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Theoretical physicist predicted structure of gold cluster that chops carbon dioxide

Mon Sep 09 2019


Gold and silver are important elements in cluster chemistry. They are chemically very active and are thus expected to be useful substances in future technologies. A doctoral dissertation from University of Jyvaskyla, Finland, shows successful computer simulations that were able to predict the atom-precise structure of a cluster comprising 11 gold atoms. Later, the compound was observed to speed up decomposition of carbon dioxide. The results can be used in developing catalysts.


Gold and silver nanoclusters can accelerate various chemical reactions. M.Sc. Sami Kaappa, a theoretical physicist, investigated nanometer-sized gold and silver clusters in his doctoral dissertation. "Speaking of nanoclusters, we usually mean relatively large molecules with a nucleus consisting of dozens of metal atoms, protected by monolayer of organic molecules so that the structure is stable in solution. Typically, the protecting layer consists of sulfur or phosphine ligands," Sami Kaappa says.


In his research, Kaappa used computer simulations to study properties of nanosized particles. The calculations were run on the Sisu supercomputer in Kajaani, Finland, and the Mare Nostrum supercomputer in Barcelona.


"Using simulations, we can predict possible chemical structures, even if there is only a little experimental data available," Kaappa says.


CO2-splitting cluster observed


One of the most remarkable findings of the dissertation research was the structure of a cluster with 11 gold atoms. The work was done in collaboration with experimental groups in Canada and Japan.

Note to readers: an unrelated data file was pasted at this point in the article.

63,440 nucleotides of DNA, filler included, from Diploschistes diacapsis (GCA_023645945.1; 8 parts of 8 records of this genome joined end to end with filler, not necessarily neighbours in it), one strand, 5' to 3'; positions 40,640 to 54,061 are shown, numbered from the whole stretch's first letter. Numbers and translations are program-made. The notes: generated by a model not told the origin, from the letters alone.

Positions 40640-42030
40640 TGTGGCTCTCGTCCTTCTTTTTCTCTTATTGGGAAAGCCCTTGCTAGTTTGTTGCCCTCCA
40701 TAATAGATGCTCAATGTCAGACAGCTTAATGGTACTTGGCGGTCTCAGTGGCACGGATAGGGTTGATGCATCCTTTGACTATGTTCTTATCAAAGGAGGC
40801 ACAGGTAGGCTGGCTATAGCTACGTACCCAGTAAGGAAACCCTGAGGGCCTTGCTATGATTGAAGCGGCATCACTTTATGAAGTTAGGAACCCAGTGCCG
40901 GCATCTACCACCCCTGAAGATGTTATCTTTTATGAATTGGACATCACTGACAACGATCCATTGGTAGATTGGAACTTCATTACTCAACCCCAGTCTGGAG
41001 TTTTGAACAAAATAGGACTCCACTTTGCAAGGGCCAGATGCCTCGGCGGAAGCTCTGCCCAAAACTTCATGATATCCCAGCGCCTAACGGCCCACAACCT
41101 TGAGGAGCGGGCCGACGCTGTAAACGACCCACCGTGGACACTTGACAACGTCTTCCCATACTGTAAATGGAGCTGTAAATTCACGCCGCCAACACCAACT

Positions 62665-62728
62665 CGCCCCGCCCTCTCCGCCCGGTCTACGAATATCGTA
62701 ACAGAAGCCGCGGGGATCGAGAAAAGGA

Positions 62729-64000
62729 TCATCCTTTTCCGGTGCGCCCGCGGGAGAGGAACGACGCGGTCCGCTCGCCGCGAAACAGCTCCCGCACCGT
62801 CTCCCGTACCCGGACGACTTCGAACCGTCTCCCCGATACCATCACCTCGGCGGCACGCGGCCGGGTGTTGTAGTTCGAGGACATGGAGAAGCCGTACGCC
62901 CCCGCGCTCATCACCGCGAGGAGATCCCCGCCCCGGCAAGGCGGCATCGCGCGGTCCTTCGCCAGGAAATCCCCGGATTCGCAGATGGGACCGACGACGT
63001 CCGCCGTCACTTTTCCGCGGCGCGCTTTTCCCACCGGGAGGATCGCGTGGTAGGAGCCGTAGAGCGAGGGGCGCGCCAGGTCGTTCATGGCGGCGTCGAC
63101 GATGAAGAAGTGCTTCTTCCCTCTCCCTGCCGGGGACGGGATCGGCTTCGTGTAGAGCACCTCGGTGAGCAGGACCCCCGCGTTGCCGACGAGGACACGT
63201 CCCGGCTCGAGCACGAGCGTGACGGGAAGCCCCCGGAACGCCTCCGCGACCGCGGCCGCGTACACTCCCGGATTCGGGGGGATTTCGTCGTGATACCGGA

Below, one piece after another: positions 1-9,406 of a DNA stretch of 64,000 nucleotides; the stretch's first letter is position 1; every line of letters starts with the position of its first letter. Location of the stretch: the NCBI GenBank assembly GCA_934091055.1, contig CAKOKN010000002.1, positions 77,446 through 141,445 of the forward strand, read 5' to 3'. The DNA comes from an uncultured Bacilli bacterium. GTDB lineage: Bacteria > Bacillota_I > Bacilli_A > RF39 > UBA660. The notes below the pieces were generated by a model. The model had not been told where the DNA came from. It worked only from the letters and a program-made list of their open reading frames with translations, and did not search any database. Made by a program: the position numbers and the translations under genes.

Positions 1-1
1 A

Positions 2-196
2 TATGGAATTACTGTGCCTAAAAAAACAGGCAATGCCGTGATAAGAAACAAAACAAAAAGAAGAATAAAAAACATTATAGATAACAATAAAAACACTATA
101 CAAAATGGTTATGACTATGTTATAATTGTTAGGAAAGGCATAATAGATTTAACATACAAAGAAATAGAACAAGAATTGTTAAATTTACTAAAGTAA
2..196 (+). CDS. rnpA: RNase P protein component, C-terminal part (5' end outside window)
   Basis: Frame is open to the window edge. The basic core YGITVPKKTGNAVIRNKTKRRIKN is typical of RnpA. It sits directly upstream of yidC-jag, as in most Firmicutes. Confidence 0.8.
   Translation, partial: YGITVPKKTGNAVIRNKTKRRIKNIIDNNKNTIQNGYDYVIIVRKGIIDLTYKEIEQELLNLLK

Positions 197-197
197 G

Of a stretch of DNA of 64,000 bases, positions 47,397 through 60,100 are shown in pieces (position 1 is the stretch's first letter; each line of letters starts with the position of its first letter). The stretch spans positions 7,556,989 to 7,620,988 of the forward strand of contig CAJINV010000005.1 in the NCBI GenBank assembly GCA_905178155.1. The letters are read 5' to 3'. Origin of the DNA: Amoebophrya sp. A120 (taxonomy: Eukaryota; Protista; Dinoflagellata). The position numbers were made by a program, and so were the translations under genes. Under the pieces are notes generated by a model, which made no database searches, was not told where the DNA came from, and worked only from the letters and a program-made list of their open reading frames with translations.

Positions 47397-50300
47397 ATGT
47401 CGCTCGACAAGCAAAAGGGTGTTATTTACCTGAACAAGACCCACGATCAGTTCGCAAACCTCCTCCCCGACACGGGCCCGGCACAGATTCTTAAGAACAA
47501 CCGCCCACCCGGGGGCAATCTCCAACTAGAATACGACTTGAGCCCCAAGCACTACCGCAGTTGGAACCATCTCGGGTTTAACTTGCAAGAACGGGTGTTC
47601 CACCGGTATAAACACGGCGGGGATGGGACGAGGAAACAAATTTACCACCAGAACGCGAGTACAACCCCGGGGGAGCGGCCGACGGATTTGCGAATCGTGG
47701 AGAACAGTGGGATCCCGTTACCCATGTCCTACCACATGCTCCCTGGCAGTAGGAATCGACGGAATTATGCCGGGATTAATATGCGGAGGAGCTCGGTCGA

"The experimentalists were able to synthesize and realize the gold-11 cluster, but the atom-precise structure could not be determined at that point. Using computational methods, I could determine some possible structures, of which a single one seemed to be more favorable than others. Later, the experimental work verified this prediction," Kaappa says.


In the same study, they found that the decomposition of carbon dioxide is accelerated in the presence of the cluster.


"In the cluster, one of the phosphine ligands is exchanged to carbene, which is a new type of ligand in clusters. The kinds of observation of the catalytic activity may contribute to development of new technologies, such as catalytic converters or innovations in recycling harmful compounds. This is also fascinating for a theoretician since the reaction of carbon dioxide to carbon monoxide is still not known in detail," Sami Kaappa says.


Source: https://phys.org